17 facts about Cornelis de Heem

By Gwylym Owen

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Cornelis de Heem (8 April 1631 (baptized) – 17 May 1695 (buried)) was a still-life painter united with both Flemish Baroque and Dutch Golden Age painting. He was a aficionada of a large relatives of still-life specialists, of which his father, Jan Davidszoon de Heem (1606–1684), was the most significant.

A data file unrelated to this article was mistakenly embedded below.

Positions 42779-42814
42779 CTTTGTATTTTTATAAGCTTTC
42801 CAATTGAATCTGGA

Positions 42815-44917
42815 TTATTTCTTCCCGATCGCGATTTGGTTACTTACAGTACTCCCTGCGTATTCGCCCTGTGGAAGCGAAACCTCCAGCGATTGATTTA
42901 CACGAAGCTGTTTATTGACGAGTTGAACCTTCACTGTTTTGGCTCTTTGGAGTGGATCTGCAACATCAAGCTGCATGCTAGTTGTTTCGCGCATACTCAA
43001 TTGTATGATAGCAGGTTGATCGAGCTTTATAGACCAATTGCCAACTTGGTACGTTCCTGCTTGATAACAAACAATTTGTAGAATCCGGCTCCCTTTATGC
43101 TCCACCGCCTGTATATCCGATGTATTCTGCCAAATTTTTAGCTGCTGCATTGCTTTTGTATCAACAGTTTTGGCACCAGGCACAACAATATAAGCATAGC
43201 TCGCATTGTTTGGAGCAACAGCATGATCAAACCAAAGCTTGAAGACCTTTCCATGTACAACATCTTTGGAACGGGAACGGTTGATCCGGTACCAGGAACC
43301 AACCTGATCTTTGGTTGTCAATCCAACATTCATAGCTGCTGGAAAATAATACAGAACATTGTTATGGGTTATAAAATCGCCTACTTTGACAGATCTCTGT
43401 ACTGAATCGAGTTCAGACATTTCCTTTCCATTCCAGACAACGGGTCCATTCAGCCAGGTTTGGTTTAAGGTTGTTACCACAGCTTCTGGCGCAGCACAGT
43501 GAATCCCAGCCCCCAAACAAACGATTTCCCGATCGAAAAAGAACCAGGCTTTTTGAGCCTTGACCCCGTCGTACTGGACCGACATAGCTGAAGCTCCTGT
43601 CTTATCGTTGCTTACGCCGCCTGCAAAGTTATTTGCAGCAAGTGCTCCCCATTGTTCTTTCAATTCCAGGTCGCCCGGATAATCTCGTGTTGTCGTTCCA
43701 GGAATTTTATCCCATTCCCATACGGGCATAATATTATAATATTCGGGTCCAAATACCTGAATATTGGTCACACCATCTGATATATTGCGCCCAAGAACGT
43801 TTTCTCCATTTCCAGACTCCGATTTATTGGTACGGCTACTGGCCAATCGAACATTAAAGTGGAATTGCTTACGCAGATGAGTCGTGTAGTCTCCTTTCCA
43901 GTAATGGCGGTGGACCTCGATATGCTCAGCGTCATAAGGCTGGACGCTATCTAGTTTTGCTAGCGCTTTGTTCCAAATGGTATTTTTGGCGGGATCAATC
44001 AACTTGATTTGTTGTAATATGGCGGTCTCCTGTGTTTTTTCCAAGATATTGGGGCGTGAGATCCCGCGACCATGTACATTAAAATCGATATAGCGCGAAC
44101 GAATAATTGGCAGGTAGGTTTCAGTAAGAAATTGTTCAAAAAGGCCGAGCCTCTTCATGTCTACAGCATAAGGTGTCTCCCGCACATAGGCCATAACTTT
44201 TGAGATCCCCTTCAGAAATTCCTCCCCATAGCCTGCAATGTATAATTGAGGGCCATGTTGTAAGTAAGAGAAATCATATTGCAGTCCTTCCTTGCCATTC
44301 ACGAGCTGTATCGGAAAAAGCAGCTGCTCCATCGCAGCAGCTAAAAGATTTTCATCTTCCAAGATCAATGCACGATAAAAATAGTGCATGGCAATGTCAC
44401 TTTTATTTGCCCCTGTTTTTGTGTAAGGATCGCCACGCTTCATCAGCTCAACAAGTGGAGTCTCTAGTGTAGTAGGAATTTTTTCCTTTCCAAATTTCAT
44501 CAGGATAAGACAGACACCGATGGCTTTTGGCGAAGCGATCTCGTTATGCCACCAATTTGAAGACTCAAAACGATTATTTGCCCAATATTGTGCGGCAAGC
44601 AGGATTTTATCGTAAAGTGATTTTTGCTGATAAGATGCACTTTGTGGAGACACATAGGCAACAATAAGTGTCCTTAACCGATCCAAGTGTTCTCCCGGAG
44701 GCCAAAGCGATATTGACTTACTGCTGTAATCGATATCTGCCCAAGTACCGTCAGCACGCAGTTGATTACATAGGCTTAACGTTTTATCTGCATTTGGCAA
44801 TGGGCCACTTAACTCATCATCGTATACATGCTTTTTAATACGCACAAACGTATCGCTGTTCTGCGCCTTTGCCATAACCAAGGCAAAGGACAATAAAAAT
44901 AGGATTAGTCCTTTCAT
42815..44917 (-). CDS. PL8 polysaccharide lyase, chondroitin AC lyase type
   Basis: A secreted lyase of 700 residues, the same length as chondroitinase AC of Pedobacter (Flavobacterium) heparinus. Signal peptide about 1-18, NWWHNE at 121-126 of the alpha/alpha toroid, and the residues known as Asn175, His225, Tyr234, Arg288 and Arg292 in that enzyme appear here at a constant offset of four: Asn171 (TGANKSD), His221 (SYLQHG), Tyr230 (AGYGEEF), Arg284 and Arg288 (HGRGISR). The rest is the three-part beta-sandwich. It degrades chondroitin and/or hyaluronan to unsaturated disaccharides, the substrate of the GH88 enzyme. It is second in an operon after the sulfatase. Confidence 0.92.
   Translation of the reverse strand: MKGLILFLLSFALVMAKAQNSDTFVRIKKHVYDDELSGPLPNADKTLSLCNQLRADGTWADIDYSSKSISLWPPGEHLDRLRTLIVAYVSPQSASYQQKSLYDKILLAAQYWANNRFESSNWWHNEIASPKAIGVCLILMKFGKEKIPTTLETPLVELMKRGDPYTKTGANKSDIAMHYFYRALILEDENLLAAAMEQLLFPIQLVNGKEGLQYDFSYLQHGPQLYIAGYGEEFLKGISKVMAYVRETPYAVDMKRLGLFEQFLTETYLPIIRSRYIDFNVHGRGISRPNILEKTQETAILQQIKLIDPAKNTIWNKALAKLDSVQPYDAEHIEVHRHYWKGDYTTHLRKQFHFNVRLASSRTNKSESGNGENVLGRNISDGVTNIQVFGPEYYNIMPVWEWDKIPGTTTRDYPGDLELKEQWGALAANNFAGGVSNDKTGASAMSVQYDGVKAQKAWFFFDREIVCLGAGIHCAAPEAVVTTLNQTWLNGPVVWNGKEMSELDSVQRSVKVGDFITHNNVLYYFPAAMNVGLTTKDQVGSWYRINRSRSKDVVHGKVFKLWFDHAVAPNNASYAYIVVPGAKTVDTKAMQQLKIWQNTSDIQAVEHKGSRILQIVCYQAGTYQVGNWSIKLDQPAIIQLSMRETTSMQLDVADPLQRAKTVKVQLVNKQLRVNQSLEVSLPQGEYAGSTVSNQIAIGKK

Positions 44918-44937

Cornelis was baptised in Leiden upon 8 April 1631, and moved next his associates to Antwerp in 1636. He appears to have been trained by his daddy in Antwerp, who, like him, was born in the Dutch Republic but died in the Southern Netherlands. Jan’s subsequent career, like many painters—especially after the Peace of Westphalia in 1648—moved fluidly in the midst of the two traditionally-connected areas of the north and south Low Countries. He became a aficionado of the Antwerp painters’ guild in 1660, and from 1667 until the late 1680s he was variously lithe in Utrecht, IJsselstein, and The Hague. It is often not easy to distinguish the works of the rotate members of the family, which included his brother Jan Jansz., nephew Jan Jansz. II, and son David Cornelisz. (1663–after? 1718), who whatever painted mostly flower and fruit pieces in a thesame style and probably often collaborated. Cornelis’s works, however, tend to be small, display a preference for mighty blues, and, over time, shifted away from the painterly style preferred by his father. He died in Antwerp, aged 64.

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